Turning Small-Ticket Jobs into Big-Time Revenue

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Dec 2017 Case Study

As a collision center manager, Ronnie Brush essentially has one key tenet: take care of customers, and ensure they come back to you.

No matter what a customer requests at Westside Lexus in Houston, the veteran manager attempts to deliver. Brush takes on every heavy-hit repair that’s thrown his way. But the body shop manager also knows that he can add to tickets while vehicles are in the shop, provided he and his employees simply listen to their customers.

That’s why, for the last 15 years especially, the staff at Westside has made sure to address issues like one-panel scrapes or small dents, whenever customers express such a concern with their vehicles. By simply listening, the Houston collision center often ends up landing customer-pay jobs worth $1,500.

“You need those small jobs,” says Brush, a veteran of 34 years in the industry.

Brush has learned that taking care of each and every customer concern can pay off; Westside has seen its annual revenue increase steadily for years—reaching nearly $12 million last year.


The Problem

Westside has many of the amenities you’d expect from a high-end dealership, like a waiting area with classy furnishings. What the dealership doesn’t have, however, is a ton of parking. That’s particularly true for Brush’s body shop, tucked away in the back of the dealership.

“We’re very land locked, so I don’t have a ton of space to park cars,” Brush explains.

“So, the faster I can get them out, the sooner I can get another car in.”

Brush, who has been at the Houston dealership for nearly a quarter century, eventually figured out he needed to minimize the length of time cars spent at his collision repair center.


The Solution

The body shop at Westside has long taken on small-ticket jobs, like paintless dent repair or bumper work. But, considering the facility’s parking concerns, Brush knew he couldn’t afford to have vehicles lingering any longer than necessary.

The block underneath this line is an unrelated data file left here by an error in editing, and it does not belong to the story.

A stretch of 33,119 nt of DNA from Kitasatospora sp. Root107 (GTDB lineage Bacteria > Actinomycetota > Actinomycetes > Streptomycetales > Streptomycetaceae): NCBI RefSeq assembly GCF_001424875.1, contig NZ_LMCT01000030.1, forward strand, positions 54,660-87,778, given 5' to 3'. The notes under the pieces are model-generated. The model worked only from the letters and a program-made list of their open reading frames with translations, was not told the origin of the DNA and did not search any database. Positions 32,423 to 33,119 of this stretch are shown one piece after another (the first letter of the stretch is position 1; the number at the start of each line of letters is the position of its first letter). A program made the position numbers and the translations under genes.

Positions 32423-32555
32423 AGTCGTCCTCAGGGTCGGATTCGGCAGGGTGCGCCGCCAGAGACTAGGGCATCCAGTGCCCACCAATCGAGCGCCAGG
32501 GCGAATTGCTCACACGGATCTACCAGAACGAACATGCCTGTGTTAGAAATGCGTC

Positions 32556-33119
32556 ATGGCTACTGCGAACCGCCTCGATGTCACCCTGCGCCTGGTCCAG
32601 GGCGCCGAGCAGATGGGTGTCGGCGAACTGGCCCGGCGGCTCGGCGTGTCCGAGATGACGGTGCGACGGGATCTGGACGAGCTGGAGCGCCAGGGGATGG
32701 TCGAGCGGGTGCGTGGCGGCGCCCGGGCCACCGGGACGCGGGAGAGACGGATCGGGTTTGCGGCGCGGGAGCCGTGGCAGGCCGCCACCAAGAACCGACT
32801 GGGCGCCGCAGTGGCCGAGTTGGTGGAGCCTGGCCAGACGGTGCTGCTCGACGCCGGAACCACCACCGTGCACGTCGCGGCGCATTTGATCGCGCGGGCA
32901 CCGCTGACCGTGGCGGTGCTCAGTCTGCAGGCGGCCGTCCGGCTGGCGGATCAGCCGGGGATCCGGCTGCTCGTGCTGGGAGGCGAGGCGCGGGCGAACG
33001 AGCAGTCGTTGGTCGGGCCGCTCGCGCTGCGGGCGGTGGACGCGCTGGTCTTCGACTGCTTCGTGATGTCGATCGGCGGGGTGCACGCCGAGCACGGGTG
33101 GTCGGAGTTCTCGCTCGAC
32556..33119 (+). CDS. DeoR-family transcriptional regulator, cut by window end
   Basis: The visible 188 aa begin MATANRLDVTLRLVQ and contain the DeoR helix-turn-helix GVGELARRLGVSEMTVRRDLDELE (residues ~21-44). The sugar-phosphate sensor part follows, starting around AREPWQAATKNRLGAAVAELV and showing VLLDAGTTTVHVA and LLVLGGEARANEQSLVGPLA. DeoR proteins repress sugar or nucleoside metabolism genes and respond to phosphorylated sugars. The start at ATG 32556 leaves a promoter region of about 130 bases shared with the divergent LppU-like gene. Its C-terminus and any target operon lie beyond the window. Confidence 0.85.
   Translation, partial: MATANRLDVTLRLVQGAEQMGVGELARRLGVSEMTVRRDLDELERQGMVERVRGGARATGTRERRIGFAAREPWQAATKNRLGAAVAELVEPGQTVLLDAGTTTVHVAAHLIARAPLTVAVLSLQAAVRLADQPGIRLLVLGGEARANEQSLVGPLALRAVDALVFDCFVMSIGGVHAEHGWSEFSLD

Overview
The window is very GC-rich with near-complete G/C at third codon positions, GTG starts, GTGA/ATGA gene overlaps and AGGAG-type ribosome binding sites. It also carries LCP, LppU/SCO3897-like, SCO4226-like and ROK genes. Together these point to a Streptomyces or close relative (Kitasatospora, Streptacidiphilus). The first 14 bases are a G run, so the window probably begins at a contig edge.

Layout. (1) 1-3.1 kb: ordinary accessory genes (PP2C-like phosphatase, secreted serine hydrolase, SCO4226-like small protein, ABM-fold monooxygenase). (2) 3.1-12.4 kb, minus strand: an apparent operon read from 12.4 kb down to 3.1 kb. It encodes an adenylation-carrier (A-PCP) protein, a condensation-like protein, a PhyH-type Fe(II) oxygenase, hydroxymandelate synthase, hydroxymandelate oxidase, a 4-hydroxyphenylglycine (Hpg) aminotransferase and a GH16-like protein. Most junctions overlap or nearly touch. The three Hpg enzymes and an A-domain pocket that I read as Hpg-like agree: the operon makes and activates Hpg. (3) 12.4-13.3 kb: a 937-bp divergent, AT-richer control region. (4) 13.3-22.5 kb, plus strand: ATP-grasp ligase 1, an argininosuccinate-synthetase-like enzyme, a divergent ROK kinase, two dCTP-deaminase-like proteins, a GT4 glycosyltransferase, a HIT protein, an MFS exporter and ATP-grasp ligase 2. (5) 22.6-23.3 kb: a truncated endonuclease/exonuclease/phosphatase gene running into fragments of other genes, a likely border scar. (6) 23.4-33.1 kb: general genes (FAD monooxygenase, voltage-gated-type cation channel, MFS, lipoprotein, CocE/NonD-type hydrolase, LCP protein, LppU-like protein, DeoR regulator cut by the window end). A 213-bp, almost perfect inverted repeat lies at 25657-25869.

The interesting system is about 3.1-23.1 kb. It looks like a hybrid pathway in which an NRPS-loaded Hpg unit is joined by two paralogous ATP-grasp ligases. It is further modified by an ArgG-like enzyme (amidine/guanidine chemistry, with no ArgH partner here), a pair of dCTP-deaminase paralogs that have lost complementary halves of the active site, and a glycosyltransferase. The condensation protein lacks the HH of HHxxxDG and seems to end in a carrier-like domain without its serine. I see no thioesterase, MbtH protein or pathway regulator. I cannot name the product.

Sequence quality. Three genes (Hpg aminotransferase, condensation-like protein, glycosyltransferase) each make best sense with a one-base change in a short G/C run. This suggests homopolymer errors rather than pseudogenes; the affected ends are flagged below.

Finally, roughly 15 years ago, he came up with a solution: He would hire a C-level technician who would focus exclusively on bumpers.

Before long, Westside was pre-ordering and pre-painting 5–10 bumpers per week. Customers were willing to schedule the repairs, were paying around $1,000 for the small-ticket work, and the jobs were usually done in one day (usually, quick enough that a rental car wasn’t required). And, Brush no longer had to pay an A-tech a large rate to handle such tasks.

Years later, that decision is still paying dividends. And Brush’s service advisors just seem to get better and better at selling the small, customer-pay jobs. The advisors make it a point to identify customers’ budgets, and then typically present them with more than one option for small-ticket items. And, they educate clients on how issues like color matching are addressed, with thorough explanations.

“The key to all of it is getting all your advisors with the same shtick and with the same mindset, and the same way they sell jobs,” Brush explains. “I talk to my advisors and say, ‘Talk to the customer—find out what they’re trying to accomplish.’ Ask ‘What kind of money are you looking to spend?’

“Sometimes we can negotiate the deal if we communicate better with the customers, and know exactly what their desired end result is.

“The key to capturing small work is communication with the customer.”


The Takeaway

Brush’s crew in Houston has become quite efficient at small-ticket work, particularly with regard to bumpers. The collision center has become an assembly line of sorts, with bumper work often requiring a short one-hour stop-in by clients.

And that’s the key to making small-ticket jobs truly beneficial for a shop: working efficiently.

“You need those small jobs to kind of keep the guys rolling,” Brush says. “You’ve got to have the gap fillers. … What we’re trying to do is maximize the volume of work that we can.”

Since designating one full-time technician to bumper work, Brush has seen his facility’s annual revenue increase from $6.2 million in 2002, to $8.3 million by 2008, to its current level of nearly $12 million. Now, in late 2017, there’s legitimate talk of moving Westside’s body shop to a newer, larger location in the near future.

Clearly, small jobs like bumper work have made a big impact at Westside. They have also won over customers.

“We tell them, ‘Look, we’ll go ahead and pre-order the bumper, pre-paint it, pre-buff it. All you’ve got to do is come in and wait 45 minutes,’” says Brush. “They don’t even get done with their coffee and we bring the car up. And they say, ‘This is amazing.’”

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